The Yankees have struggled to get much, if any, production from third base, as they rank 24th in fWAR (0.1) and 27th in wRC+ (77) at the hot corner. They need a big fix at the position, as both DJ LeMahieu and Josh Donaldson look as if they’re lost cases at the plate.
One of the Yankees’ priorities at the trade deadline needs to be figuring out their infield as if they continue to get lackluster production from there, the uncertainty of Aaron Judge‘s injury could spell the end of the Bronx Bombers’ postseason chances.
That being said, the Washington Nationals are almost guaranteed to sell this trade deadline, and the NL leader in fWAR amongst 3B could become available.
The Case For Jeimer Candelario
With the Yankees’ struggles at the hot corner well-documented, it’s fair to start asking how the Yankees could address the position. While at first, the initial thought would be to add a left-handed infielder, it would better suit them to get switch-hitters. The Yankees’ 93 wRC+ against RHP is suboptimal, but so is their 97 wRC+ to LHP. Candelario has a subpar 67 wRC+ on the season against LHP, but his career wRC+ against LHP is 104, which is above average. He’s seeing RHP extremely well with a 133 wRC+, giving him a season wRC+ of 117.
The Yankees again have struggled mightily as an offense, posting an ugly 94 wRC+, which is the 10th worst mark in baseball. A team .296 OBP and 7.0 fWAR is embarrassing, and this group needs improving. The third base position is the one with the most uncertainty, as their best player there currently might be DJ LeMahieu, but he’s been brutal at the plate. Isiah Kiner-Falefa has had fun moments, but he’s also a poor offensive player. Josh Donaldson has received the most blame, and that’s because his contract is the highest and his performance has been the worst.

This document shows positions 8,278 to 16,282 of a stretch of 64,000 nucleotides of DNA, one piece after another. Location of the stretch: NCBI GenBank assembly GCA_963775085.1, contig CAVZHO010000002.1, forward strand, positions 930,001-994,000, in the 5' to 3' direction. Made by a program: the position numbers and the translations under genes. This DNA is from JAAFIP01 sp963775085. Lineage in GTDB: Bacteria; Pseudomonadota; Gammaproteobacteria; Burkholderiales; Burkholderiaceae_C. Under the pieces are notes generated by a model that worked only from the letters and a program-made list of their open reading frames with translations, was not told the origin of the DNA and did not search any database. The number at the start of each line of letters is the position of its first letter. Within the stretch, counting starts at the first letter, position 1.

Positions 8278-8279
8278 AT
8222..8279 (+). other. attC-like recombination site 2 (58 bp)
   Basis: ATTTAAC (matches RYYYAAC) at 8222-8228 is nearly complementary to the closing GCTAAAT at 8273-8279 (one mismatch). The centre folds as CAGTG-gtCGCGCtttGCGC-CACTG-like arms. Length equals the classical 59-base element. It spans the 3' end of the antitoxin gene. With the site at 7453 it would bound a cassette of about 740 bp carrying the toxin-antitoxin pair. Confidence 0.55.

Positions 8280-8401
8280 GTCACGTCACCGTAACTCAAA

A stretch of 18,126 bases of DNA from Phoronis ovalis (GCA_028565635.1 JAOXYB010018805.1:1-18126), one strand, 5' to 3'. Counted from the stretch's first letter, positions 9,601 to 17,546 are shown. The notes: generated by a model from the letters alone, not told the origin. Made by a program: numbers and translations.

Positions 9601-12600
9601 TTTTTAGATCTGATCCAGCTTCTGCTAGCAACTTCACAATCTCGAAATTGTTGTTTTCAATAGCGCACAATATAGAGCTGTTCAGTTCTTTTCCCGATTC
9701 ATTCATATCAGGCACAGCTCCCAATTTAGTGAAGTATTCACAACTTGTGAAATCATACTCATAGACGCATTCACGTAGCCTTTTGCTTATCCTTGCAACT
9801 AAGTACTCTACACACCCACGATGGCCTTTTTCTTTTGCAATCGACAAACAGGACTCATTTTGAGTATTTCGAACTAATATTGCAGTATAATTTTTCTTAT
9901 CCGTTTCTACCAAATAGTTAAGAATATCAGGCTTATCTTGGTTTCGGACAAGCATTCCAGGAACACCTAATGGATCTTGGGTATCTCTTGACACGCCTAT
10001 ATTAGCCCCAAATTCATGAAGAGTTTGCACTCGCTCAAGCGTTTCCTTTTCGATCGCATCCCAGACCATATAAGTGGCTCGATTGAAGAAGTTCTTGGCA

It’ll have to get better for Donaldson before it gets worse, and this is where the need becomes apparent for the Bronx Bombers. Jeimer Candelario currently ranks 24th in all of baseball in fWAR, and among 3B, he’s second behind Jose Ramirez.
One could argue that Candelario should start for the National League, and his services are likely to be available on a Washington Nationals team that’s very much still rebuilding. Candelario doesn’t have the incredible power or speed tools that you typically see from an All-Star caliber position player, but his strong overall game and balanced approach at the plate would appeal to the Yankees and their fanbase.
One of the biggest issues I have with the Yankees as an offense is how little they grind out at-bats, as they’re 29th in the league in total pitches seen.
Now granted, the better of an offense you are, the more at-bats you get as you get more runners on base, and the Yankees do rank 29th in Plate Appearances as well, but that only further pushes the narrative that the Yankees don’t reach base enough and don’t see enough pitches. If they want to compete in the postseason, strong plate discipline goes a long way, and so does the ability to work consistently long appearances.
At 4.01 Pitches Per Plate Appearance, Candelario is one of the better hitters in the sport at having longer at-bats, something that would make him a strong middle-of-the-order candidate.